Mistake #1. Trying to sell to strangers.
If you're a successful speaker or trainer, it's tempting to think it will be easy to translate that success into on-line success. After all, your face-to-face audiences love you, so why shouldn't you expect a flood of sales on your Web site?
Well, it's just not that easy. Your audiences know you, like you and trust you. Internet users don't. Yes, it's as simple as that.
Mistake #2. Casting your net too wide.
As a rule, the more narrowly you define your market, the more valuable your e-learning programs will be. Unfortunately, it's tempting to do the exact opposite, and create something that "everybody needs". The trouble is, when it's aimed at everybody, it's valuable to nobody.
So aim for a niche market, and make that niche as small as possible. I'm not saying you should define your market as, say, German popes of the 21st century. But if you're not sure, it's better to err on the side of a narrower niche than a larger market.
Mistake #3. Not doing enough.
A few years ago, e-learning programs were new and novel, and just having an e-learning program was a significant selling point. In those days, you could get away with just sending an on-line course by e-mail with just plain text.
Now, clients and participants expect much more. A single e-course, webinar or e-book doesn't give you "an e-learning program". You need more - much more.
Mistake #4. Too much sizzle, not enough steak.
People take part in e-learning programs to learn.
Sounds obvious, right? Not so fast! This isn't always the case in face-to-face presentations. For example, a keynote might be just to entertain, inspire or energize.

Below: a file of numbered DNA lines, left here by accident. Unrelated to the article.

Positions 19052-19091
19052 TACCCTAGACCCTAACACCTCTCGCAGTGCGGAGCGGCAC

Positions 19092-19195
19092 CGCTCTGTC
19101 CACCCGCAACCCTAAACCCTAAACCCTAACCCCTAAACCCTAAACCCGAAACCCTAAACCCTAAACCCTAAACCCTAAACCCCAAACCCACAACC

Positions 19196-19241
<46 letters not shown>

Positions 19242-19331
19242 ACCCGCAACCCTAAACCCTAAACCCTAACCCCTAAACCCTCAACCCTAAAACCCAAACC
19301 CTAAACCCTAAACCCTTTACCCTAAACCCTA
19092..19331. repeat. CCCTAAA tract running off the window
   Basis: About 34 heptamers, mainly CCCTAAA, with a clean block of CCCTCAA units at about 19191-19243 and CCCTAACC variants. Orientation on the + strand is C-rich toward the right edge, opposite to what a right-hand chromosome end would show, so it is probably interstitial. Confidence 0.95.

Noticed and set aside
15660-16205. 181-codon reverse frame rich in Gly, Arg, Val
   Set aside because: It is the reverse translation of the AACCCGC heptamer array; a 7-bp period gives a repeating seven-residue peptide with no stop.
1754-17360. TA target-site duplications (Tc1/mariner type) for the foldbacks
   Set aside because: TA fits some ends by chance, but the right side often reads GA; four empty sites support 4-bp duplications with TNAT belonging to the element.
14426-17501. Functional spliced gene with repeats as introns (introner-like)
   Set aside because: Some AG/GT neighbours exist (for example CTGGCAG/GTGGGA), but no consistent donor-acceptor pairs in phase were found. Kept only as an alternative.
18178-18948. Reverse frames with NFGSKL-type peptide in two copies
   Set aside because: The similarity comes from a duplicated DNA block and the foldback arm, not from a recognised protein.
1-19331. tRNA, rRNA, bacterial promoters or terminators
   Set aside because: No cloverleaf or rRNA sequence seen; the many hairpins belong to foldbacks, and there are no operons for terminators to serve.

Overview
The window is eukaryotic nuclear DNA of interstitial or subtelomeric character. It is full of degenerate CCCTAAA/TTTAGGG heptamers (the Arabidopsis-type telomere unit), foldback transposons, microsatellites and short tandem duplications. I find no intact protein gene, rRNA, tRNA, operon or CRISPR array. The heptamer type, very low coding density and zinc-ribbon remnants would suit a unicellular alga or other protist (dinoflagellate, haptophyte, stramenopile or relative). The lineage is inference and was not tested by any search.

This isn't true for e-learning programs. You can't get by with just pretty pictures and low-value content.
Mistake #5. Not taking it seriously enough.
It's difficult to create an effective e-learning program on weekends, tea breaks and while waiting for taxis. You really do need to plan it out carefully. One of my clients even took three full months away from his business to develop his e-learning programs. This move paid dividends, though - it's clearly the best in his target market.
Mistake #6. Not having a clear strategy.
This follows from the previous point. It's not enough to just spend time on it; it's also about planning it appropriately. And the strategy that works for your face-to-face presentations doesn't necessarily work for e-learning.
Mistake #7. Not doing it!
Finally, the biggest mistake that most speakers and trainers make is that they don't have any e-learning programs at all. This is a serious mistake.
There was a time not so long ago that it didn't matter, but that's no longer the case. Modern clients, audiences and Internet users expect you to include technology - including e-learning - in your delivery. Just as they expect you to use leading-edge presentation technology, they expect you to use leading-edge e-learning tools as well.
So are you making any of these mistakes? Use this as a checklist to assess your readiness for e-learning.